Friends who swipe together, stick together: How my best friend helps me navigate online dating
I sat on our hand-me-down couch as Sarah, my roommate and best friend, sat across from me, chanting, “Do it! Do it!” She was encouraging me to download a dating app. I had heard horror stories about dating apps, but I’d also witnessed long lasting relationships grow from them. Her positivity and excitement convinced me to press “Install,” and I waited for the app to download onto my screen.
I hit the gas pedal by downloading the app, but Sarah jumped into the driver’s seat full throttle, creating my account and profile for me. Sarah had already been on the app for a while before I joined the rest of the singles in my generation, so she was extremely qualified to be my guide for this online dating journey. She began by explaining the basics: how to match with guys, where to change my settings about what I’m looking for in a match, and most importantly, what photos to pick and what my bio should say. I felt extremely grateful that my guide was also my best friend. She knew all my good characteristics, and had no problem sharing them for me.
Sarah curated my profile to perfection, picking a range of photos: travel shots, full body pictures, a close-up selfie, and — of course — a photo of the two of us. She wrote a bio that was perfectly witty, short, and sweet. The reasoning for the ‘’less is more bio,” she said, was to leave the personal questions for when I start chatting with my matches.
Her expertise, coupled with our strong friendship, meant that my profile reflected me authentically — something I know I would have been too nervous to make happen on my own.
The first real connection I made on the app was with a boy named Brent. He was sweet, positive, and the perfect person for me to meet as someone new to online dating. He messaged me every morning, took me out for ice cream on our first date, and complimented me often, which I started getting comfortable with. During the time I was talking to Brent, Sarah matched with a guy, too. Our two matches were extremely different, but Sarah and I bonded over our similar situations. Both relationships lasted for a short time, ending for various reasons — but Sarah and I grew closer as we both navigated these connections that had started virtually.
I thought this journey would be solely about finding love on a dating app — but in reality, it has also strengthened my friendship with Sarah.
Among the married and coupled-up friends surrounding us, we are single. And I have found that online dating can be extremely positive in a lot of ways, and negative in many others. Sarah has been there for me every time I’ve been unmatched, every time I’ve come home from an awkward date — and she’s been there for me during the ultimate dating downer: getting dumped.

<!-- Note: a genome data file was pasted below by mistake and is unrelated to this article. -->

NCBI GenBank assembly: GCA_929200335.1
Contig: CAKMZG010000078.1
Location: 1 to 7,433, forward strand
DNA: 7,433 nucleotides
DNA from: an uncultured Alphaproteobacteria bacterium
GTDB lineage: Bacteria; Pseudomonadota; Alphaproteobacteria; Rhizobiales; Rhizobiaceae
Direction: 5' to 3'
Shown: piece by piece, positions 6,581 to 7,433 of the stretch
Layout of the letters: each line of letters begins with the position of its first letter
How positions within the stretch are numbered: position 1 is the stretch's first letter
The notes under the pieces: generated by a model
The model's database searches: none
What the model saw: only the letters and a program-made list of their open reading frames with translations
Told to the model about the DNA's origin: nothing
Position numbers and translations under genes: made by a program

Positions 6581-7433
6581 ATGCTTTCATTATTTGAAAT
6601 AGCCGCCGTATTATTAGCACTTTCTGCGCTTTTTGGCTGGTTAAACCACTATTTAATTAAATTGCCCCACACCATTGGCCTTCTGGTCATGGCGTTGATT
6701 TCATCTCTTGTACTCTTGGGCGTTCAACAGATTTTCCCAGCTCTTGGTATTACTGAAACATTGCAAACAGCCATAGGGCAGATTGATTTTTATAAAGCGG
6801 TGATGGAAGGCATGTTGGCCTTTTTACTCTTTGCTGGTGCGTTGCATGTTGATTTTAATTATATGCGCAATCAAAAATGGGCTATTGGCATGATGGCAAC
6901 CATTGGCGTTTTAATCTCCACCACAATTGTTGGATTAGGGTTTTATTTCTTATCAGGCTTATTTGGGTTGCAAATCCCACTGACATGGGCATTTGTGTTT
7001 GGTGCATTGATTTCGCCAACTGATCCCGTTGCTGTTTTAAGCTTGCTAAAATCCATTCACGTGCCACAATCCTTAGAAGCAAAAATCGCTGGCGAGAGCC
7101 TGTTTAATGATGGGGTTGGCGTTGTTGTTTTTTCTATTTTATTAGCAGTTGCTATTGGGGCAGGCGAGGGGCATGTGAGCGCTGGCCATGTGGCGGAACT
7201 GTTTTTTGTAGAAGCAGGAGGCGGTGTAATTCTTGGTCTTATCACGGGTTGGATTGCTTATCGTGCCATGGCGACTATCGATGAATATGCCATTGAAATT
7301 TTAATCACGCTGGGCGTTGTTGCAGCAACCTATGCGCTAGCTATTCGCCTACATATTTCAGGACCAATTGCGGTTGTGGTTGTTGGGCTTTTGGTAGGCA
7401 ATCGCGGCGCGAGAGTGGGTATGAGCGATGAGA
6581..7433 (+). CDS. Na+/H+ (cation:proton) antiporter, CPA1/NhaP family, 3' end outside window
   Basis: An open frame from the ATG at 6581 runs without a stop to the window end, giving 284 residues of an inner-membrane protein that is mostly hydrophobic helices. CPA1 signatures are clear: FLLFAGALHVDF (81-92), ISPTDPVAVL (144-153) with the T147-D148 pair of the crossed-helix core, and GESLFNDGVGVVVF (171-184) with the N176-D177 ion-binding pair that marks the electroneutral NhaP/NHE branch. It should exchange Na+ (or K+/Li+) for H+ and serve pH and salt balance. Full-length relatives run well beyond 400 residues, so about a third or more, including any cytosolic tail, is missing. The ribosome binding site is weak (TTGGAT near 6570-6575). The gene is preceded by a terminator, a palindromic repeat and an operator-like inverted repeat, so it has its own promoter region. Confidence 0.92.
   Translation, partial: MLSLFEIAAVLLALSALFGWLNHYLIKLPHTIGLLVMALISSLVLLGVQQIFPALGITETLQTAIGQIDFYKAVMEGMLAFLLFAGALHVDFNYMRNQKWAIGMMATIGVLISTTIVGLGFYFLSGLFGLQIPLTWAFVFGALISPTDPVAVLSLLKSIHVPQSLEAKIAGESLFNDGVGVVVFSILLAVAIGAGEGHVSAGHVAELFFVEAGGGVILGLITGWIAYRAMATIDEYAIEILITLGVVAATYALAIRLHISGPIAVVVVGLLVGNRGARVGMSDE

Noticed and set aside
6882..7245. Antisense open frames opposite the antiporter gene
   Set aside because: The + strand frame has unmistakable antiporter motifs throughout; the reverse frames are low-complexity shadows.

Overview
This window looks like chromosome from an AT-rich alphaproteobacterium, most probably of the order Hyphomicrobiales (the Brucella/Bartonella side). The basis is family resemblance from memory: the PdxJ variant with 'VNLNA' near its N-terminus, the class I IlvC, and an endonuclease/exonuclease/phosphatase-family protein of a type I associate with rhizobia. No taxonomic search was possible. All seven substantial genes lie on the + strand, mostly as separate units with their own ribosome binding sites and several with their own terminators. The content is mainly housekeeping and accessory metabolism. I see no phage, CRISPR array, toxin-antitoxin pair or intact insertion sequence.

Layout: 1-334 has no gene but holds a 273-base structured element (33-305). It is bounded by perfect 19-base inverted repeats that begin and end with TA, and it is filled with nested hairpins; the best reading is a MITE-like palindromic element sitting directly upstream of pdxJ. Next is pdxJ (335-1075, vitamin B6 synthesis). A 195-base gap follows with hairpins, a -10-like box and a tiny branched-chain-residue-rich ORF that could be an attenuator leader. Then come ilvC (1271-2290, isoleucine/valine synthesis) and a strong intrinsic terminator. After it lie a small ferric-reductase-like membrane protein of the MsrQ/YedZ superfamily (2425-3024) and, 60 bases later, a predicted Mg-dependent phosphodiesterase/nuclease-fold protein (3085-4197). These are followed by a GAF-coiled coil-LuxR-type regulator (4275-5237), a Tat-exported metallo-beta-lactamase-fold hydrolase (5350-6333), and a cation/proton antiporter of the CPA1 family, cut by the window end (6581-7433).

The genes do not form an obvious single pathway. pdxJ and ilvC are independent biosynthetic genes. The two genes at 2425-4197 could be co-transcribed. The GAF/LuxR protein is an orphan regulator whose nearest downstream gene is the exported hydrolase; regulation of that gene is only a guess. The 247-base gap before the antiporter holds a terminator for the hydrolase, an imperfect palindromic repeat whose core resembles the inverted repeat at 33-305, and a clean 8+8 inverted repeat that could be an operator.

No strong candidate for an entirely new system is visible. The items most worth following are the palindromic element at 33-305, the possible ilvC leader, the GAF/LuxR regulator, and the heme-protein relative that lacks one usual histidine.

During this process of going on dates, messaging guys, and swiping among hundreds of dudes, I have read countless kinds of bios — some witty and cute, others empty or boring, some just purely entertaining, some offensive:
“Looking for a friend that likes to get eaten out. Midwest raised, desert living for less than a year. Gym Regular,” “White rapper. Too busy for you. Message me if you like orange juice in your tequila and it doesn’t burn when you pee.”
I usually send these kinds of bios to Sarah and we have a good laugh, but every so often, I start feeling down. Then, I can’t help but think of that Sex and the City episode where Miranda says she fears that men who are still single at their age are bad guys, and it’s just Darwinism weeding them out. When that episode creeps into my brain and I start questioning the entire online dating world — including the bad bios and guys that won’t commit — Sarah always brings me back from my self-destructive thought process.
Now, I understand that each online connection with a new guy is helping me grow, helping me learn what I desire in a relationship — but in reality, dating isn’t glamorous.
It has been exciting, and awkward, and often heartbreaking. Having my best friend by my side while online dating helps me feel less crazy. The bad or awkward moments can become funny stories to share with each other. Whenever I’m sad about dating, Sarah helps me remember not to give up on love. From the funny fuckboy memes we text each other to pre-date pep talks and post-breakup therapy sessions, our friendship is why I’ve survived the non-glamorous parts of the experience.
I downloaded an online dating app to find love; I am still searching for that. But what I do know is that I’m not alone. I have a good friend by my side, walking a similar journey in the world of online dating. I feel stronger knowing that she is my cheerleader, encouraging me to maintain my standards and convictions as I try to find love among all of the unsolicited dick pics sent my way.